Mutational inactivation of STAG2 causes aneuploidy in human cancer

David A. Solomon, Taeyeon Kim, Laura A. Diaz-Martinez, Joshlean Fair, Abdel G. Elkahloun, Brent T. Harris, Jeffrey A. Toretsky, Steven A. Rosenberg, Neerav Shukla, Marc Ladanyi, Yardena Samuels, C. David James, Hongtao Yu, Jung Sik Kim, Todd Waldman

Research output: Contribution to journalArticlepeer-review

293 Scopus citations


Most cancer cells are characterized by aneuploidy, an abnormal number of chromosomes. We have identified a clue to the mechanistic origins of aneuploidy through integrative genomic analyses of human tumors. A diverse range of tumor types were found to harbor deletions or inactivating mutations of STAG2, a gene encoding a subunit of the cohesin complex, which regulates the separation of sister chromatids during cell division. Because STAG2 is on the X chromosome, its inactivation requires only a single mutational event. Studying a near-diploid human cell line with a stable karyotype, we found that targeted inactivation of STAG2 led to chromatid cohesion defects and aneuploidy, whereas in two aneuploid human glioblastoma cell lines, targeted correction of the endogenous mutant alleles of STAG2 led to enhanced chromosomal stability. Thus, genetic disruption of cohesin is a cause of aneuploidy in human cancer.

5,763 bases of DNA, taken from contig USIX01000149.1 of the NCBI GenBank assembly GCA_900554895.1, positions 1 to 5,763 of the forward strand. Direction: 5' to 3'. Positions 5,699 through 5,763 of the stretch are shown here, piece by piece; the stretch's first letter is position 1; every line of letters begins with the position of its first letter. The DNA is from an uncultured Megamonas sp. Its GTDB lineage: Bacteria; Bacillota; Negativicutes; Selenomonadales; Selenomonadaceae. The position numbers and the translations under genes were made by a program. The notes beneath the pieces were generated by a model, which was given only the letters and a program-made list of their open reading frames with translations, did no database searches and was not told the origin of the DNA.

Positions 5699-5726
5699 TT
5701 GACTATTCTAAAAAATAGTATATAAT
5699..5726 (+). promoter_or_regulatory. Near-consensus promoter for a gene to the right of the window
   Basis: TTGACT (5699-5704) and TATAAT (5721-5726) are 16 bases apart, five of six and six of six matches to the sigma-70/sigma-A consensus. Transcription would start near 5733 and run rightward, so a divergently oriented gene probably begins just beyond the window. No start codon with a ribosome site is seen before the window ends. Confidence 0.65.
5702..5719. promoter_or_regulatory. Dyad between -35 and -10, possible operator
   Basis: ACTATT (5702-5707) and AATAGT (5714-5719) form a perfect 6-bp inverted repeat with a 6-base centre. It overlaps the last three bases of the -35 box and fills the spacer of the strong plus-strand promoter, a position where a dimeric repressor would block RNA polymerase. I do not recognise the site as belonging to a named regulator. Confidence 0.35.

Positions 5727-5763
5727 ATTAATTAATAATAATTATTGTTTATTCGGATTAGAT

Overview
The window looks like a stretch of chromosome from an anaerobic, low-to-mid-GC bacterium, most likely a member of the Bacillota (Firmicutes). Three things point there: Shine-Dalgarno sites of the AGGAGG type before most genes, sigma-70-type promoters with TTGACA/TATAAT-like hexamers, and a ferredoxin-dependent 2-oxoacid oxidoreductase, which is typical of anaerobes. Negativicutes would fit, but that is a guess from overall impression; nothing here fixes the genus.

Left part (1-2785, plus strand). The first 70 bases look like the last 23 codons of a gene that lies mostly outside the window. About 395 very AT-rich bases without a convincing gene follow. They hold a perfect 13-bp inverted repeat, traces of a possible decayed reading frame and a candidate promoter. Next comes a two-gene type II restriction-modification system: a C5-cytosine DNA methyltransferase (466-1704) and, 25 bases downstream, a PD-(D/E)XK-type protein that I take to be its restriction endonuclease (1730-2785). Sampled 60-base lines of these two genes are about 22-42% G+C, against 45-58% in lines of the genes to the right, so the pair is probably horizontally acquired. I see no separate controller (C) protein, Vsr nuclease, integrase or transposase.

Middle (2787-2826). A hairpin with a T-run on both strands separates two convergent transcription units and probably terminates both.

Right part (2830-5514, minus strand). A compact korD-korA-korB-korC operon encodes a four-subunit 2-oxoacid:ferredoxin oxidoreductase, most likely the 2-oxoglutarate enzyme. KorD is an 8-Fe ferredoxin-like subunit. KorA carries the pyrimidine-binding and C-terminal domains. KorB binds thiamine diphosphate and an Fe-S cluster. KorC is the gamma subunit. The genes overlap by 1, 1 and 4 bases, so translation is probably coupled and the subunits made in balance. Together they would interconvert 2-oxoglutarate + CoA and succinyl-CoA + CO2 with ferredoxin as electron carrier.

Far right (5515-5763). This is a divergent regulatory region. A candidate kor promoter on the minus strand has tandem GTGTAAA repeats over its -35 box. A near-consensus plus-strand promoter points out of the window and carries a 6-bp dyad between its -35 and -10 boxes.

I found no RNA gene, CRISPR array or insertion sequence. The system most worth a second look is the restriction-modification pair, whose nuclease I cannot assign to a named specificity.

Original languageEnglish (US)
Pages (from-to)1039-1043
Number of pages5
Issue number6045
StatePublished - Aug 19 2011
Externally publishedYes

ASJC Scopus subject areas

  • General


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